This week our kindergarten students learned about the computer mouse, what it is used for, and how to hold it. We went to Paint, and they created pictures. This was an excellent opportunity for students to practice clicking and dragging the mouse. I was very impressed with how quickly the students figured out how to use Paint to create pictures. I was planning to do a demonstration on the Simplicity Touch screen, but before I had an opportunity, they were already busy creating their works of art. Here are pictures of our little technology artists in action.
Kindergarten and first grade students enjoyed the same read-aloud this week: Crazy Hair Day by Barney Saltzberg. This is one of my favorite read-alouds, because I think that we can all relate to the way that poor Stanley feels when he arrives at school all ready for Crazy Hair Day, only to discover that Crazy Hair Day is not until the following week. Oh, no. What will Stanley do? This is a great story for inferencing, as well as retelling by using only the pictures. In addition, it is a great lesson for students on how to be a good friend to someone who may not be having the best day.
2nd grade students enjoyed another fractured fairy tale. This week, we read Ninja Red Riding Hood by Corey Rosen Schwartz. This is a fun spin on the beloved classic, with a lot of ninja action included. The students enjoyed comparing and contrasting this story with the classic tale of Little Red Riding Hood.
5th grade students continued their research lesson. This week, our focus was on taking notes using the Trash and Treasure method. The students had an opportunity to work in groups of two and read a short database article on the Spanish American War. They underlined important words as they read. The focus was on finding information that would answer the Five W's: what, where, when, why, and who.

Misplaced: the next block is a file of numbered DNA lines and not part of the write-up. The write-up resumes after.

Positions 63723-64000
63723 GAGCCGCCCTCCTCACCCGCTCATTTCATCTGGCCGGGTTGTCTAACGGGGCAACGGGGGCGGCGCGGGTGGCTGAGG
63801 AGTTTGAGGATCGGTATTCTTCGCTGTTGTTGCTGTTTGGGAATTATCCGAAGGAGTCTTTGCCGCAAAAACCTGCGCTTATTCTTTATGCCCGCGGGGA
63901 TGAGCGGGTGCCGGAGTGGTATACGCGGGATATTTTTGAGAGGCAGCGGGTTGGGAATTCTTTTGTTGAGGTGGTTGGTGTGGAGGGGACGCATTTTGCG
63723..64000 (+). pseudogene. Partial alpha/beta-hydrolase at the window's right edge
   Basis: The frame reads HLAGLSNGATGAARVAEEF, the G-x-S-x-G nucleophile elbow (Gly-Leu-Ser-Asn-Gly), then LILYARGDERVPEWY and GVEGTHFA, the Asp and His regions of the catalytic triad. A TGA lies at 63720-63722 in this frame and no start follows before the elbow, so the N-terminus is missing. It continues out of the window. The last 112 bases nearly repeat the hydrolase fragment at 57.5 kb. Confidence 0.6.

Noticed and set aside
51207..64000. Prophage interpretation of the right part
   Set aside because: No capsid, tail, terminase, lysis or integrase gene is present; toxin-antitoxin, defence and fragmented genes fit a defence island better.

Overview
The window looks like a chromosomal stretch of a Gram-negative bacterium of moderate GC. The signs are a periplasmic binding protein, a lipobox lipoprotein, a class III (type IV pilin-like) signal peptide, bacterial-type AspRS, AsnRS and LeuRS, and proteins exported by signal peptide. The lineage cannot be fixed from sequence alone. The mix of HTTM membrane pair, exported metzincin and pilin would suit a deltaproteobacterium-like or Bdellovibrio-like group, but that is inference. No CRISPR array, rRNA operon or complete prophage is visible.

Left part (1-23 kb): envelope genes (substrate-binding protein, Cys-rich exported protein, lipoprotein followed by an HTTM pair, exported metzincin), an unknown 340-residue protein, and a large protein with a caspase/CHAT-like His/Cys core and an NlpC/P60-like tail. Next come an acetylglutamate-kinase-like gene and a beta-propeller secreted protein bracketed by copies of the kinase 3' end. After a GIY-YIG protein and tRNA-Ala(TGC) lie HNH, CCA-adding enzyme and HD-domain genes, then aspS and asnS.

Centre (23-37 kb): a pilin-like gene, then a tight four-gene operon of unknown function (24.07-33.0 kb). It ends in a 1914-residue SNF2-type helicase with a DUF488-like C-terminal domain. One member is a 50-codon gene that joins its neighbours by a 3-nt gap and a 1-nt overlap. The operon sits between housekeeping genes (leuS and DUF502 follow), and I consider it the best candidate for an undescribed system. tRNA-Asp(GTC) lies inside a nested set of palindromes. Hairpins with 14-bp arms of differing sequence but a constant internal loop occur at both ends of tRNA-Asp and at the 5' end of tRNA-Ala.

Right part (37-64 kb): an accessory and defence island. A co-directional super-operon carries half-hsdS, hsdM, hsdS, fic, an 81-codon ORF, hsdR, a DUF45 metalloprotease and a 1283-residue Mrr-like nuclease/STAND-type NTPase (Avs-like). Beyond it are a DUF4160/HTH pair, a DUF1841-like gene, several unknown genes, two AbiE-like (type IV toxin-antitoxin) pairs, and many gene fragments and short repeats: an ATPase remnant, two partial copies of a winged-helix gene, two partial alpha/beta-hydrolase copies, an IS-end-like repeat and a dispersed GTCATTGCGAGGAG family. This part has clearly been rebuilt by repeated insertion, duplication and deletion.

Kindergarten through second grade students enjoyed read-alouds in the Learning Commons last week and this week.
Kindergarten students listened to Knuffle Bunny and If You Give a Mouse a Cookie. We talked about the roles of the author and the illustrator in creating a book and how the pictures help us understand so many things about the story, such as how the characters are feeling and what the characters are doing.
1st grade students listened to This is Not My Hat and Click Clack Moo, Cows that Type. Our focus for both stories was on inferencing. The students used context clues to determine what happened at points in the story when the author did not explicitly write it.
2nd grade students enjoyed A Cooked-Up Fairy Tale and Adelita: a Mexican Cinderella. We compared and contrasted Adelita to the Disney version of Cinderella that so many students are familiar with. A Cooked-Up Fairy Tale featured a few different classic fairy tales, but each had been fractured in a different way. The story was very engaging, and the students enjoyed hearing the different versions of classic fairy tales.
5th Grade students visited to learn how to access their Office 365 accounts. One of our 5th grade classes also began a research lesson on good, reliable print and Internet sources.